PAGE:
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November 8th, 2010

~Monday~  Joe dropped me off at the Hilton Wilmington Riverside for the first of my three-day conference, UNC CAUSE 2010, which is an annual conference (when the budget allows) for anyone working in information technology (IT) in support of the 17 institutions of the University of North Carolina system.

I went from a Quality Inn for $62 a night to the "upscale" Hilton for $109 a night (which was a special conference rate at that), and this is what I got for it:

  • No refrigerator

  • No microwave

  • A strong smell of an extreme excess of furniture polish or new wood or something

  • An ice machine at the opposite end of the building on my hall that you find out once you arrive there that you need your room key to access

  • Ants crawling around on the bathroom floor
All that is to say, it didn't start off very well. On the plus side, I had a great roommate, a good view, and wireless access, which didn't quite make it to some of the rooms, so I know I was lucky.



The conference opened at 1:30 with a keynote address from the CIO of the entire UNC university system, which was less than fascinating, but probably information that needed to be shared.

Following that, I attended this session:

Yammer Time! – Creating Collaboration, Conversation and Culture

Yammer is a private microblogging platform that has been described as a cross between Facebook and Twitter. ECU is piloting this platform during the Fall 2010 semester. The pilot consists of many different groups around campus including the College of Business, New Faculty Orientation group, College of Nursing and the Instructional Technology Consultants, just to name a few.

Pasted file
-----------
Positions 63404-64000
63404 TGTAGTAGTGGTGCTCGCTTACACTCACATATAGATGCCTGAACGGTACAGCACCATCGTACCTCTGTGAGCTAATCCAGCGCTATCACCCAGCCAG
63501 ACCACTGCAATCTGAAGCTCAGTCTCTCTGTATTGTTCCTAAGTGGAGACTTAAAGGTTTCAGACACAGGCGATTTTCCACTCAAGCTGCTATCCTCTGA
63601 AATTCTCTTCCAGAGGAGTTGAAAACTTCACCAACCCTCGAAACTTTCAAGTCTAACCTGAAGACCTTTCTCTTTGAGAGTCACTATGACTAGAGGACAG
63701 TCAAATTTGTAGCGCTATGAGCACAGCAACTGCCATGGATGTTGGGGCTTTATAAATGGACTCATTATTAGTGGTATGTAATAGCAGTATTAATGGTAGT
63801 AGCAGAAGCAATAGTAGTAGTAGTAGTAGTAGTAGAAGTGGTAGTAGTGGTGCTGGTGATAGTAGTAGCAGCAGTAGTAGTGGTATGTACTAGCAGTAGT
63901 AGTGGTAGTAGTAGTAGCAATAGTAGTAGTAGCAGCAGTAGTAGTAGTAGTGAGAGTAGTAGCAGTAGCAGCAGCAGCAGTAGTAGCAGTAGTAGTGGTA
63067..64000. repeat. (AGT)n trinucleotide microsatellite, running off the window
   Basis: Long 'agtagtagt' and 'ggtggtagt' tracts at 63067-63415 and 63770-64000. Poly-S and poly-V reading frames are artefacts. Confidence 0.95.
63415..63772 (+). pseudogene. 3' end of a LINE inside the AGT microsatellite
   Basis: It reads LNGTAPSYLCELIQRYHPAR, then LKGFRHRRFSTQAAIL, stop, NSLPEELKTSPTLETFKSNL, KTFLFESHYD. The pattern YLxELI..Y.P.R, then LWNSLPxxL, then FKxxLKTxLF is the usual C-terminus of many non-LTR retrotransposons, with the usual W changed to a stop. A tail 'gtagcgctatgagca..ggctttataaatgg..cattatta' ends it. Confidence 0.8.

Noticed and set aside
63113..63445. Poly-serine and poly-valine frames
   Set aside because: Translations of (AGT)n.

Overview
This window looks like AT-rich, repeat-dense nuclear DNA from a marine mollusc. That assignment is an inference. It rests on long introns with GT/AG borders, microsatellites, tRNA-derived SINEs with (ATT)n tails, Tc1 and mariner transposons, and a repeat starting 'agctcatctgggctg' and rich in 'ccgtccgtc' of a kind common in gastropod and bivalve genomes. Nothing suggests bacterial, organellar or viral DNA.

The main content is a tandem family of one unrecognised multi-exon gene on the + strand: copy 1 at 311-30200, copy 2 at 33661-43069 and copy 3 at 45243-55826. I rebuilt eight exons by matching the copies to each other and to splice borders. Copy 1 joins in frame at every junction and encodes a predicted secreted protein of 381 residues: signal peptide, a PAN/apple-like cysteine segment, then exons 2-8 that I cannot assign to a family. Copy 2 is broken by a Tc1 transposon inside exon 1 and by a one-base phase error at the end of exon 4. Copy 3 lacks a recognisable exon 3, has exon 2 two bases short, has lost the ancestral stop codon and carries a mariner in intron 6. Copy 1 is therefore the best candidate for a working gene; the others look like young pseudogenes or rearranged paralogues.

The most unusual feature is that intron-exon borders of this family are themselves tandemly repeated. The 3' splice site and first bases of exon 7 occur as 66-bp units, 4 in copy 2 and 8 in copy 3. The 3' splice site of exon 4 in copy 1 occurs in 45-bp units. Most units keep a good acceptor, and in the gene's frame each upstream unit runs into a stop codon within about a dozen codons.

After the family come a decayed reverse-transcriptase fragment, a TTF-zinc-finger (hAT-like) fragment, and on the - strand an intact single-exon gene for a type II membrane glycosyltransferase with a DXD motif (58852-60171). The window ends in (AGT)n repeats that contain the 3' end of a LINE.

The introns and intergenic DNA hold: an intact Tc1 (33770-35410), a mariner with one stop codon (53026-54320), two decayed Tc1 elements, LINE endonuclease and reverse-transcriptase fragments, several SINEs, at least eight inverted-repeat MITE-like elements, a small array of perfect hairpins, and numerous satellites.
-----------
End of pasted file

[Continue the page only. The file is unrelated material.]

During the pilot we will be looking at how Yammer changed the culture at ECU. Does it facilitate collaboration? Is Yammer an appropriate platform for facilitating communication and has it change the culture in which ECU communicates?

During this presentation you will learn what Yammer is, how it works and the lessons learned during the Fall 2010 pilot.

Matt Long – East Carolina


During the next session time (3:45-4:30), which contained all vendor presentations, Jen and I met in the boardroom and worked on our presentation. I wasn't really tantalized by any of the session names during the next session time (4:45-5:45), and none of them had any kind of direct connection to the type of work I do, so I went back to my room and worked on my portion of our presentation for some final tweaks.



At 6:30, I attended the Speakers Dinner, which was delicious. I'd already knocked back a few by then and when we got in line for the buffet-style dinner I backed up to let someone go by and hit a tray full of pitchers of water and ice tea that three people grabbed at once and saved from a huge crash to the floor.

I thoroughly enjoyed my meal—particularly the bread and butter—and I didn't know it then, but I was to enjoy every meal I ate at the conference. Here I am after dinner, in the back corner of the room against the wall, checking for messages and such on my phone.


As much as I wanted to go to the "Desserts and Trivia" event that followed the Speakers Dinner, I was so wiped out from being up until 3:00 in the morning last night, that I went up to my room, was in the bed at 8:30, and slept through the night.

I hated to miss the trivia, as my friend and colleague, Jen, put a ton of work into it, and I even edited the questions with a little help from Joe at Port City Java on Sunday.

However, I heard a great time was had by all, so that's good. The hardest part to believe was that I passed up an open bar.

I mentioned that we had a good view from our room. Here are a couple of shots from our window as night drew nigh:

A nearby pier



The USS North Carolina Battleship in the sunset

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